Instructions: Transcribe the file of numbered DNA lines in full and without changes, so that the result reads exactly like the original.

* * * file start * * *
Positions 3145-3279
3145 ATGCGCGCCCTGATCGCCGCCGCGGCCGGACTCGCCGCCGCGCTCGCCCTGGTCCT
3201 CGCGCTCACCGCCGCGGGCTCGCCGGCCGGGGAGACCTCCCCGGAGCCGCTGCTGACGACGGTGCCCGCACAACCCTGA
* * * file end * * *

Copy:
Positions 3145-3279
3145 ATGCGCGCCCTGATCGCCGCCGCGGCCGGACTCGCCGCCGCGCTCGCCCTGGTCCT
3201 CGCGCTCACCGCCGCGGGCTCGCCGGCCGGGGAGACCTCCCCGGAGCCGCTGCTGACGACGGTGCCCGCACAACCCTGA